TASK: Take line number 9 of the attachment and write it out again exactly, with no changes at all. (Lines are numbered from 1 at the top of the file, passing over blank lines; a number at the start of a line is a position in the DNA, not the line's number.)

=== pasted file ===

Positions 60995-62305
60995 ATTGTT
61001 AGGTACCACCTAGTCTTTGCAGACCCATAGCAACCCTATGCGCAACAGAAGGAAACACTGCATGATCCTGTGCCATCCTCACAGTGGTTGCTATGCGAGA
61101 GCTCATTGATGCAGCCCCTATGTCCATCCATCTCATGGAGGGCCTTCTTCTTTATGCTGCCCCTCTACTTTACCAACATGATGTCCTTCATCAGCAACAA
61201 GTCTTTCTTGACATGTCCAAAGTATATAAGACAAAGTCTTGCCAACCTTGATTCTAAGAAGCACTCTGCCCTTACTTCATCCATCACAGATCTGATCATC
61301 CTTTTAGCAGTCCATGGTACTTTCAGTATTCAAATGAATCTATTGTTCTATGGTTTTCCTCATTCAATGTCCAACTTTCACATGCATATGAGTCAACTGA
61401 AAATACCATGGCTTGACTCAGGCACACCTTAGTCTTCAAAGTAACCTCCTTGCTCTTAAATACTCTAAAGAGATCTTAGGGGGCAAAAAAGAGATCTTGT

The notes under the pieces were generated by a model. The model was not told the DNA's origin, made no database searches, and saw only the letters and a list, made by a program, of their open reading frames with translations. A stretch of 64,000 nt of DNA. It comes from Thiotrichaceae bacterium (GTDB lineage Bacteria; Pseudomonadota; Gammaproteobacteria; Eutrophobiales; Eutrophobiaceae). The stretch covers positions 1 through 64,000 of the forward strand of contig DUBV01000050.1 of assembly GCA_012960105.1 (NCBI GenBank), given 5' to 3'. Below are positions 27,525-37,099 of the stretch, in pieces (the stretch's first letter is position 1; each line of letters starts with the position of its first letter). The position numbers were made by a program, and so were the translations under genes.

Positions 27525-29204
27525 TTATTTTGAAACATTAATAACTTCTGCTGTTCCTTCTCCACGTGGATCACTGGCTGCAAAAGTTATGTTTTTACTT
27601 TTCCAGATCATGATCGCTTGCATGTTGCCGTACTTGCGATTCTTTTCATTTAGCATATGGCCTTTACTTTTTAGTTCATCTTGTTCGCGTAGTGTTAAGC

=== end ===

Positions 27525-29204